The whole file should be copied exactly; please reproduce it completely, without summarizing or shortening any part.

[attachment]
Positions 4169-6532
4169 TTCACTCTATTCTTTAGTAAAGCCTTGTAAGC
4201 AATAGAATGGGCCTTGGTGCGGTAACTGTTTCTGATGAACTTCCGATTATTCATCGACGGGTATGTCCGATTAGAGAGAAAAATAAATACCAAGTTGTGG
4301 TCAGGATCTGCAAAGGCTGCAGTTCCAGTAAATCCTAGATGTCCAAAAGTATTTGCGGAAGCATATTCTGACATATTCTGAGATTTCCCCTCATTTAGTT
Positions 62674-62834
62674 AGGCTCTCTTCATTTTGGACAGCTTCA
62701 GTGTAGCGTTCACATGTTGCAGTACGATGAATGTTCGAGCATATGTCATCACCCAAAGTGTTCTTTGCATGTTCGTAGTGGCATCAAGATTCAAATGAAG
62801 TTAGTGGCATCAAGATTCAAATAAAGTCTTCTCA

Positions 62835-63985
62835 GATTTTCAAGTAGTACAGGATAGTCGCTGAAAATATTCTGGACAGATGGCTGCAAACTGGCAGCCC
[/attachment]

Positions 4169-6532
4169 TTCACTCTATTCTTTAGTAAAGCCTTGTAAGC
4201 AATAGAATGGGCCTTGGTGCGGTAACTGTTTCTGATGAACTTCCGATTATTCATCGACGGGTATGTCCGATTAGAGAGAAAAATAAATACCAAGTTGTGG
4301 TCAGGATCTGCAAAGGCTGCAGTTCCAGTAAATCCTAGATGTCCAAAAGTATTTGCGGAAGCATATTCTGACATATTCTGAGATTTCCCCTCATTTAGTT
Positions 62674-62834
62674 AGGCTCTCTTCATTTTGGACAGCTTCA
62701 GTGTAGCGTTCACATGTTGCAGTACGATGAATGTTCGAGCATATGTCATCACCCAAAGTGTTCTTTGCATGTTCGTAGTGGCATCAAGATTCAAATGAAG
62801 TTAGTGGCATCAAGATTCAAATAAAGTCTTCTCA

Positions 62835-63985
62835 GATTTTCAAGTAGTACAGGATAGTCGCTGAAAATATTCTGGACAGATGGCTGCAAACTGGCAGCCC